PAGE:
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Creating Unique Dictionary Variables from List

Hello All,
I'm attempting to create multiple dictionaries at once, each with unique
variable names. The number of dictionaries i need to create depends on the
length of a list, which was returned from a previous function.
The pseudo code for this problem would be:

returnedlist = [x,y,z]
count = 0
for i in returnedlist:
if count < len(returnedlist):
# then create a dictionary (beginning with variable dic) for each i
with a unique name such that
# my unique name would be dic + count

Greg

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 Bruno Desthuilliers 04-11-2007 07:03 PM

Re: Creating Unique Dictionary Variables from List

> Hello All,
> I'm attempting to create multiple dictionaries at once, each with unique
> variable names. The number of dictionaries i need to create depends on the
> length of a list, which was returned from a previous function.
> The pseudo code for this problem would be:
>
> returnedlist = [x,y,z]
> count = 0
> for i in returnedlist:
> if count < len(returnedlist):
> # then create a dictionary (beginning with variable dic) for each i
> with a unique name such that
> # my unique name would be dic + count
>

Yes : use a dict to store your dicts:

returnedlist = [x,y,z]
dicts = dict()
for num, item in enumerate(returnedlist):
dicts['dict%s' % num] = dict()

Re: Creating Unique Dictionary Variables from List

Bruno,
Your help is much appreciated. I will give this a try tomorrow morning and
get back on how it works.

Bruno Desthuilliers wrote:
>
>> Hello All,
>> I'm attempting to create multiple dictionaries at once, each with unique
>> variable names. The number of dictionaries i need to create depends on
>> the
>> length of a list, which was returned from a previous function.
>> The pseudo code for this problem would be:
>>
>> returnedlist = [x,y,z]
>> count = 0
>> for i in returnedlist:
>> if count < len(returnedlist):
>> # then create a dictionary (beginning with variable dic) for each
>> i
>> with a unique name such that
>> # my unique name would be dic + count
>>

>
> Yes : use a dict to store your dicts:
>
> returnedlist = [x,y,z]
> dicts = dict()
> for num, item in enumerate(returnedlist):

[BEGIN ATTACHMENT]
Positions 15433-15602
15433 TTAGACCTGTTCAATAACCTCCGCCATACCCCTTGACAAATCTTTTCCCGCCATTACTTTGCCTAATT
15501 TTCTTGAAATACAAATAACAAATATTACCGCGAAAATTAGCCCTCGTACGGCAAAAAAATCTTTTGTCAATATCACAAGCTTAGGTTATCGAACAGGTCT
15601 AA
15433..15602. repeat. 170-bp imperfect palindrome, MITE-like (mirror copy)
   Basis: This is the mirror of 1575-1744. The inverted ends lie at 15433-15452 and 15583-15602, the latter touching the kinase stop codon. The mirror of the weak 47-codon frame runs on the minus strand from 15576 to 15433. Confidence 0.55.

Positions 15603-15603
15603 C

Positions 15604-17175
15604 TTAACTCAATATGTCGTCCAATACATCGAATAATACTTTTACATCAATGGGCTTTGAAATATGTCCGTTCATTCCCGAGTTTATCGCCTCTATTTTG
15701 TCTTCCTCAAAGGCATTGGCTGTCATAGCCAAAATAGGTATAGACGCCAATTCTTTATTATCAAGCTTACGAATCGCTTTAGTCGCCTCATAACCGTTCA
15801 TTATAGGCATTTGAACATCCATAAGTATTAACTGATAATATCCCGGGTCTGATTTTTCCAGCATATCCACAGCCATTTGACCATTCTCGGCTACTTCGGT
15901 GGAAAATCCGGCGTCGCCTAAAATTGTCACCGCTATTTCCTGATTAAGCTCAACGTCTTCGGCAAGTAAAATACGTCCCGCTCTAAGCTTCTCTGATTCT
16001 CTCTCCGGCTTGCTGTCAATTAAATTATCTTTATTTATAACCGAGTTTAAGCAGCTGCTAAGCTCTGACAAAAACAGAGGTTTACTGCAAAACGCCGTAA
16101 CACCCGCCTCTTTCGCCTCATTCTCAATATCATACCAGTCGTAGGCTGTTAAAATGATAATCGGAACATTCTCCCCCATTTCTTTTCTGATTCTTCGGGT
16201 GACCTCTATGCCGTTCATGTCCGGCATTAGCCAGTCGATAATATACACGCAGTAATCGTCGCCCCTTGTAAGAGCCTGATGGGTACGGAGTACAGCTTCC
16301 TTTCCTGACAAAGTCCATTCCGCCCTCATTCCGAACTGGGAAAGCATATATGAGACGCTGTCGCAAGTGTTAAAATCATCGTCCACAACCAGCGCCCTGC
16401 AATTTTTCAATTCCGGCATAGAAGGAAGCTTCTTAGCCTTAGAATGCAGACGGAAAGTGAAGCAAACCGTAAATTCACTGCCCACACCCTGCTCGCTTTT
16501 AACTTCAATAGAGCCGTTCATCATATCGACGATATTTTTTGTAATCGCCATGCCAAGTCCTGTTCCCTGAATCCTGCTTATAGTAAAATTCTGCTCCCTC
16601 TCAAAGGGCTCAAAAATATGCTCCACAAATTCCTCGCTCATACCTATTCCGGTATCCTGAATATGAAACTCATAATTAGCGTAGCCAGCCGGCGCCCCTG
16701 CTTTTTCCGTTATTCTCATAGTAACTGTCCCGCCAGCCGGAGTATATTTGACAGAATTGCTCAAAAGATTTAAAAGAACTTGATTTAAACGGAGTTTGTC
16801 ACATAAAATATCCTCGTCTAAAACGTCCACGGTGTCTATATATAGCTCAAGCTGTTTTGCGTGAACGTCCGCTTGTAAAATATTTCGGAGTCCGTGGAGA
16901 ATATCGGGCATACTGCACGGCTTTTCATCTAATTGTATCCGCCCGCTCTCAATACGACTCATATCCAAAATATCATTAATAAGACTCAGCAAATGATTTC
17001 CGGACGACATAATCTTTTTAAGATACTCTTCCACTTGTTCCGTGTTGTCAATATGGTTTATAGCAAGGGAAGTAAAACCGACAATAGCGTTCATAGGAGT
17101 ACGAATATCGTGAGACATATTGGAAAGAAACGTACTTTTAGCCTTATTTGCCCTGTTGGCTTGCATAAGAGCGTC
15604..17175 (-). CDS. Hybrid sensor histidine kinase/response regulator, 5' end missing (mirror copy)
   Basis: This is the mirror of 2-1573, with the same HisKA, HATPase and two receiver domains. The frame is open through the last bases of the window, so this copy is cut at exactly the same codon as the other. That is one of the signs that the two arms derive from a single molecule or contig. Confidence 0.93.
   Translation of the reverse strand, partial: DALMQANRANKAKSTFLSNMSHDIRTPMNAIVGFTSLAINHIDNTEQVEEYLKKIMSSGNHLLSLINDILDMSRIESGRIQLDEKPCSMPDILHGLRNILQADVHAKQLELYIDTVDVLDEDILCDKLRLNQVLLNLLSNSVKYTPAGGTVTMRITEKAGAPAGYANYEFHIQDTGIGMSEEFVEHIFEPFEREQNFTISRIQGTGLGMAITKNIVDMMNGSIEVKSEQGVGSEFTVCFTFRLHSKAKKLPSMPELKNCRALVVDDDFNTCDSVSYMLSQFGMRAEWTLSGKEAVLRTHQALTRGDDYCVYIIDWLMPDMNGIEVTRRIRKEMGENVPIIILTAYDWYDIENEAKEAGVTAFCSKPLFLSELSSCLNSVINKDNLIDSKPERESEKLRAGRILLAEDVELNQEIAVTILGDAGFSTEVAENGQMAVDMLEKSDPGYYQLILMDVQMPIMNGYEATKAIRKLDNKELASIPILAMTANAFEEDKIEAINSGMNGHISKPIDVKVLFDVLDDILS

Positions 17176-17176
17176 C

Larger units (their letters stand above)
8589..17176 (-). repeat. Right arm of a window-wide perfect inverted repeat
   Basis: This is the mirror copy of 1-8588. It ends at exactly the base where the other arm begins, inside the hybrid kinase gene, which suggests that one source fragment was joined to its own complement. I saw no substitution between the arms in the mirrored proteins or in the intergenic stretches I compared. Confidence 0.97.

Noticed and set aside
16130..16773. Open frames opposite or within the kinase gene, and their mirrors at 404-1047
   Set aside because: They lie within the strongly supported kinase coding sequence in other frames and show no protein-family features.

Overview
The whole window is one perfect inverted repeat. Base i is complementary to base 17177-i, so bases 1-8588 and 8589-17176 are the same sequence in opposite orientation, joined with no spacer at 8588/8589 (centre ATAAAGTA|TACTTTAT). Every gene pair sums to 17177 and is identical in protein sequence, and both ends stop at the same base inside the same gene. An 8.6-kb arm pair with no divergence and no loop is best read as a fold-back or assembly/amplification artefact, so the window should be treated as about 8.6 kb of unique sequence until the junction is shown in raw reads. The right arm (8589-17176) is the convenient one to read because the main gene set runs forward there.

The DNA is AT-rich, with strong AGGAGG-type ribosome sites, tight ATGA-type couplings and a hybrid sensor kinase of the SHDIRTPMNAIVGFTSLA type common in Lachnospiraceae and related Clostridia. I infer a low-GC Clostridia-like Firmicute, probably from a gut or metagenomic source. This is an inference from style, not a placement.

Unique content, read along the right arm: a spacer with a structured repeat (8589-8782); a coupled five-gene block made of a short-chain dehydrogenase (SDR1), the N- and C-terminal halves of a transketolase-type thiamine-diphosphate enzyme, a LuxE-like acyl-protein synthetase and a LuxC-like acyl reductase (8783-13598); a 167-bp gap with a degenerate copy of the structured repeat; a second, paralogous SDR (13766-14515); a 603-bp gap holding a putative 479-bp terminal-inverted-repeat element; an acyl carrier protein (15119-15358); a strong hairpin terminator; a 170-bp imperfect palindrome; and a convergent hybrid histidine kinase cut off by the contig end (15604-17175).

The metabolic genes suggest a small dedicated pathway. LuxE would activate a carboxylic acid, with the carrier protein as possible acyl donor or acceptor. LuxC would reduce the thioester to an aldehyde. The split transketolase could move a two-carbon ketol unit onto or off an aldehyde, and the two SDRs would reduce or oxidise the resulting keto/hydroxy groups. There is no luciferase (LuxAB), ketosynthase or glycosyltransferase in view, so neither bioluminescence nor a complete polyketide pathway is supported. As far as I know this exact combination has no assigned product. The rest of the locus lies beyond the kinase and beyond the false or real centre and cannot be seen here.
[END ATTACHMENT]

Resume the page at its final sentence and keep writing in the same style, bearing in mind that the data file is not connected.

> dicts['dict%s' % num] = dict()
> --
> http://mail.python.org/mailman/listinfo/python-list
>
>

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 Bruno Desthuilliers 04-11-2007 08:44 PM

Re: Creating Unique Dictionary Variables from List

> Bruno,
> Your help is much appreciated.

Then give thanks to Dennis too !-)

> I will give this a try tomorrow morning and
> get back on how it works.

Don't worry, it just works - and it's the idiomatic solution to the
problem you described.

 Steven D'Aprano 04-11-2007 11:02 PM

Re: Creating Unique Dictionary Variables from List

On Wed, 11 Apr 2007 21:03:20 +0200, Bruno Desthuilliers wrote:

> Greg Corradini a écrit :
>> Hello All,
>> I'm attempting to create multiple dictionaries at once, each with unique
>> variable names. The number of dictionaries i need to create depends on the
>> length of a list, which was returned from a previous function.
>> The pseudo code for this problem would be:
>>
>> returnedlist = [x,y,z]
>> count = 0
>> for i in returnedlist:
>> if count < len(returnedlist):
>> # then create a dictionary (beginning with variable dic) for each i
>> with a unique name such that
>> # my unique name would be dic + count
>>

>
> Yes : use a dict to store your dicts:
>
> returnedlist = [x,y,z]
> dicts = dict()
> for num, item in enumerate(returnedlist):
> dicts['dict%s' % num] = dict()

Given that num is unique each time around the loop, what do you gain by
using 'dictN' for the key instead of just N (=num)?

returnedlist = [x,y,z]
dicts = {}
for num, item in enumerate(returnedlist):
# presumably you would use item somewhere
dicts[num] = {item: None}

And that suggests that storing the dicts in a dict may be unnecessary --
just put them in a list:

returnedlist = [x,y,z]
dicts = [None] * len(returnedlist)
for num, item in enumerate(returnedlist):
dicts[num] = {item: None}

--
Steven.

 Bruno Desthuilliers 04-12-2007 08:09 PM

Re: Creating Unique Dictionary Variables from List

Steven D'Aprano a écrit :
> On Wed, 11 Apr 2007 21:03:20 +0200, Bruno Desthuilliers wrote:
>
>
>>
>>>Hello All,
>>>I'm attempting to create multiple dictionaries at once, each with unique
>>>variable names. The number of dictionaries i need to create depends on the
>>>length of a list, which was returned from a previous function.
>>>The pseudo code for this problem would be:
>>>
>>>returnedlist = [x,y,z]
>>>count = 0
>>>for i in returnedlist:
>>> if count < len(returnedlist):
>>> # then create a dictionary (beginning with variable dic) for each i
>>>with a unique name such that
>>> # my unique name would be dic + count
>>>

>>
>>Yes : use a dict to store your dicts:
>>
>>returnedlist = [x,y,z]
>>dicts = dict()
>>for num, item in enumerate(returnedlist):
>> dicts['dict%s' % num] = dict()

>
>
> Given that num is unique each time around the loop, what do you gain by
> using 'dictN' for the key instead of just N (=num)?

The OP wanted such names, that's all.

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